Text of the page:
The Mitsubishi i-MiEV is a subcompact electric car whose main selling points are its relatively low price and its efficient drivetrain.
The i-MiEV gains an optional navigation package for the latest model year.
Based on the Japanese market i that went on sale all the way back in 2006, the i-MiEV is essentially a "kei" car with an electric powertrain. In Japan, kei cars are narrow vehicles with small engines that merit their own tax class. This helps explain why the i-MiEV is narrower than just about any other new car in the United States.
The tiny i is powered by an electric motor mounted under the trunk that sends 66 horsepower and 145 lb-ft. of instant torque to the rear wheels. Power is provided by a 16-kWh lithium-ion battery located under the chassis.
In the ideal driving conditions the i-MiEV can go 62 miles on a single charge. Although Mitsubishi claims that the car can achieve a top speed of 81 mph, don't expect it, nor the traditional zero-to-60 mph sprint, to come quickly.
The i-MiEV can be charged three ways: A standard 120-volt household outlet takes 22 hours, an optional 240-volt home charger trims that to 7 hours, while a CHAdeMO level three system like you'll find at some public charging stations will top off 80 percent of the battery in half an hour. The CHAdeMO port has been added to the list of standard equipment for the latest model year.
Trim Level Breakdown
Though the i is a very small vehicle, the base model still packs a respectable amount of standard features. Available in a single trim level called ES, it comes with leather upholstery on the steering wheel and the shift knob, heated front seats, a six-speaker 100-watt sound system, manual A/C, keyless entry, power windows, mirrors and locks, heated door mirrors, alloy wheels, fog lights and LED tail lamps.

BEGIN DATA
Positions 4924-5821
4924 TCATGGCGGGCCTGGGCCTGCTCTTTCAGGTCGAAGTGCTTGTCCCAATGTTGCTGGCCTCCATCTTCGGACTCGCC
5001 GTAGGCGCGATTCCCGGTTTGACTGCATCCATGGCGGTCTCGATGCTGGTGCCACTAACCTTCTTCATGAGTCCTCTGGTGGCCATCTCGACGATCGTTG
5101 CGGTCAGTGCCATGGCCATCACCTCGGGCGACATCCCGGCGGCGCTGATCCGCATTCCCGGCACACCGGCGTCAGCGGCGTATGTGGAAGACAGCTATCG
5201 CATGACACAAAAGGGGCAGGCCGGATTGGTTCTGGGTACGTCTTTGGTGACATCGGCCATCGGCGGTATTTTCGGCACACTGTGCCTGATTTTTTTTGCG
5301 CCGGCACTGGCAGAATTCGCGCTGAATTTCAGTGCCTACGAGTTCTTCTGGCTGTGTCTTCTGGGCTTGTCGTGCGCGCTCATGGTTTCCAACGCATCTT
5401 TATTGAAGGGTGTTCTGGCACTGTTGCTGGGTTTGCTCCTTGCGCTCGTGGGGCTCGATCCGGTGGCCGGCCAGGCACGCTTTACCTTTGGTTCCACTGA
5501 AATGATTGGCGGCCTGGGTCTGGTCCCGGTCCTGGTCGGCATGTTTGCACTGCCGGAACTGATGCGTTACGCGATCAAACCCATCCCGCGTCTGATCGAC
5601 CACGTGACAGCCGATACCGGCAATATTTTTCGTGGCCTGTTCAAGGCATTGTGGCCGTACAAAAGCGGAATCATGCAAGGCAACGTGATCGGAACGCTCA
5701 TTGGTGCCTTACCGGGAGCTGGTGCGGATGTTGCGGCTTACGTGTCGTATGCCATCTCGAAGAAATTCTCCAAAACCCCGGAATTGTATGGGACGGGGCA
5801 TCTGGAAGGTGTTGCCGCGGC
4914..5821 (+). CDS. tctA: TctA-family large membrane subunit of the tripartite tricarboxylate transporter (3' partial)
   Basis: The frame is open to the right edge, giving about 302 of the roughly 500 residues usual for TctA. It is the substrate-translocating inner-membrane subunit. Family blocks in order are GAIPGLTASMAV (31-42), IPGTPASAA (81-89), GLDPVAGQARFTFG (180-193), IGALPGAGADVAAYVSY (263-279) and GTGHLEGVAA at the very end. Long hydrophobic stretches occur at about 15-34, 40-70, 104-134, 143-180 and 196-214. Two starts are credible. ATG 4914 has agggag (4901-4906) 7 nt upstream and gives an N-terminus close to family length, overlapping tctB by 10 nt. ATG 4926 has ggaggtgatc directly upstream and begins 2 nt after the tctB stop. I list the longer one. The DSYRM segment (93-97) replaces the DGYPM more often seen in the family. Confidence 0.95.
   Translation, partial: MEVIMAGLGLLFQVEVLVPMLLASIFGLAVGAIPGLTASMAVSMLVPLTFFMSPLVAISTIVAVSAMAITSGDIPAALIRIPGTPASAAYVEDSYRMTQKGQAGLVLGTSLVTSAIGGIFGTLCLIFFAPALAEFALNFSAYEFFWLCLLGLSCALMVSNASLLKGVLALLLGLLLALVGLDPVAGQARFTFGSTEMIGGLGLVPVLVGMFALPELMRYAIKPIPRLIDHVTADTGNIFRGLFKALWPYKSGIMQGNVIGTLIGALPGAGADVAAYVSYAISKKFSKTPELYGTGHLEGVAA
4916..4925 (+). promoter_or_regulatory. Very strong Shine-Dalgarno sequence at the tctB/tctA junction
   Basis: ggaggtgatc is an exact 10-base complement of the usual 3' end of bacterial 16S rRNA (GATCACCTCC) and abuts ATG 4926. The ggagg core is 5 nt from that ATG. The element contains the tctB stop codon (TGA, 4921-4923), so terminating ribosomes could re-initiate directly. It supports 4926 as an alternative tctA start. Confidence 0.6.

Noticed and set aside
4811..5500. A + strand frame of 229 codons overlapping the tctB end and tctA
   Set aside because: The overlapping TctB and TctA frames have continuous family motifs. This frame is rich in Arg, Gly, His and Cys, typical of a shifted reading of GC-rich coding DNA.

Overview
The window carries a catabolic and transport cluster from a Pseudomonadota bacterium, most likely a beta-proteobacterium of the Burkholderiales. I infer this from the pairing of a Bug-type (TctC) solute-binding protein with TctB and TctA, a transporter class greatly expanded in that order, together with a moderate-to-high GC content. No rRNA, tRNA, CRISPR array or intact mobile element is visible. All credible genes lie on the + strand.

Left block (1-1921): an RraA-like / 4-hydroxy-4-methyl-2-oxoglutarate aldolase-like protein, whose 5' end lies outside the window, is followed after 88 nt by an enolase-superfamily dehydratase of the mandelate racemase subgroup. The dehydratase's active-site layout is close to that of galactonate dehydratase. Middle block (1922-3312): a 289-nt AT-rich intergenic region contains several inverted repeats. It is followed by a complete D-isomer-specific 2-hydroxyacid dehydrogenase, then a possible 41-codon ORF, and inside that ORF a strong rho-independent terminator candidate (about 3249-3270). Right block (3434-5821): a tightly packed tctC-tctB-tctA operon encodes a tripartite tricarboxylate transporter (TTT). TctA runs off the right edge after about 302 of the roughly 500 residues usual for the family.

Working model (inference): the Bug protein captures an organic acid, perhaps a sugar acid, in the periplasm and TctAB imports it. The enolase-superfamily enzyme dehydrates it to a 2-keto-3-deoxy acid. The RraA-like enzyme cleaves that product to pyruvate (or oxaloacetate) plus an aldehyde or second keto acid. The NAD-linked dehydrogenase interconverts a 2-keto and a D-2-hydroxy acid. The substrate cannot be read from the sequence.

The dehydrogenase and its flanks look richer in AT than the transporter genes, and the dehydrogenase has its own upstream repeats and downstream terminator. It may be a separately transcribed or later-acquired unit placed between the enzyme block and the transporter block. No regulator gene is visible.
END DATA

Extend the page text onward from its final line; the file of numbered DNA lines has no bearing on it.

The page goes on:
Big spenders will opt for the Navigation Package that includes an MMCS navigation system with 7-inch touchscreen display, real-time traffic, 3D mapping, a Bluetooth hands-free phone system, a USB port and a rear view camera.
Fears about the i's ability to protect its occupants should be allayed by the long list of safety equipment: dual-stage supplemental front air bags, driver and front passenger seat-mounted side impact supplemental air bags, roof-mounted curtain side-impact supplemental air bags for front and rear-seat outboard passengers, Active Stability Control (ASC) with Traction Control Logic (TCL), 4-wheel ABS with Electronic Brake force Distribution (EBD), a Tire Pressure Monitoring System (TPMS) and a high voltage cut-off system are included on every Mitsubishi i model as standard equipment.
The i also has an Approaching Vehicle Audible System (AVAS) that produces noise when at speed to alert pedestrians to the otherwise silent vehicle's presence.
If you live in Middle America, the i-MiEV's only real rival is the Nissan Leaf, which costs a few grand more than a base i-MiEV.
Buyers in certain, primarily coastal, markets can also opt for region-limited vehicles like the Ford Focus Electric, the Fiat 500e and Honda Fit EV, the latter of which is sized the closest to the i-MiEV.